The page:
With a virtual testing process each function group contribute computer data models (as they are developed) of their components (e.g. Simulink, C , Dymola or Simpack). These models are combined within a virtual workshop into virtual vehicles. This data modelling stage helps resolve cross functional issues much earlier, and as individual components are tested, refined and proven the virtual prototype vehicle can be continuously tested with the new components.
This process is known as model in the loop (MiL) testing and can be conducted entirely on a computer.
These virtual vehicles can then be simulated on virtual roads and circuits by both virtual and real drivers, bringing the test track to the desk of every engineer. This enables the vehicle control system development to progress before building the first prototype vehicle.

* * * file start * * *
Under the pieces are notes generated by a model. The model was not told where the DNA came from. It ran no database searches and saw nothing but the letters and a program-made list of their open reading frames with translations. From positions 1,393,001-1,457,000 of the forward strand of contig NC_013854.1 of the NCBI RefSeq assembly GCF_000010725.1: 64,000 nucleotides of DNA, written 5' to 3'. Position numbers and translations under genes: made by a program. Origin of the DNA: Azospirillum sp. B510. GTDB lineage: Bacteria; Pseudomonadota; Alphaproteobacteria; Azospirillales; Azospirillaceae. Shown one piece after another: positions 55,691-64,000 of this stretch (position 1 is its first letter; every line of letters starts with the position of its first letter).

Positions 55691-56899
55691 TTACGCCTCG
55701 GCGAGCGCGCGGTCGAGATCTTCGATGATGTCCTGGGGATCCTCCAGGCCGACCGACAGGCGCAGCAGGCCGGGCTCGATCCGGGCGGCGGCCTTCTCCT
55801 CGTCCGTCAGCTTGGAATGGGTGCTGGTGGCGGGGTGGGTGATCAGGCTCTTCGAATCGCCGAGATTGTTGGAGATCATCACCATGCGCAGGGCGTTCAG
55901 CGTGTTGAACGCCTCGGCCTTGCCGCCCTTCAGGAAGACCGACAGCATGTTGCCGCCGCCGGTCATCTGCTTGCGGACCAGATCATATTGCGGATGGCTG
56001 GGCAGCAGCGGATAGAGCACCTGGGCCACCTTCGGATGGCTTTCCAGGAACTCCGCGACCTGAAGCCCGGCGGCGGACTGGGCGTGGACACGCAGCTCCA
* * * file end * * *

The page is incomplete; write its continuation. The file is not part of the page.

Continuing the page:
This parallel process not only shortens the development time and results in a more robust solution, it can identify design changes early enough to be incorporated in the final release.
Any industry standard test like lane change, real driving route or bespoke manoeuvre can be simulated and any particular hazard can be programmed to occur during these tests to see how the system reacts. Even extreme tests, not feasible or safe for the real vehicle can be carried out in the virtual environment, and thousands of tests, varying vehicle or test parameters, can be carried out in hours and repeatedly re-run as required.
The raw data models have to be compiled (effectively compressed) for use in the production ECUs (electronic control units). Electrical interfaces can then link the physical ECUs to the virtual vehicle model and in this way the real hardware can be used as part of the virtual vehicle simulation as if it was being driven in a real vehicle.
This is known as hardware in the loop (HiL) and is another important part of the Lotus virtual testing toolbox.
Virtual testing on the 414E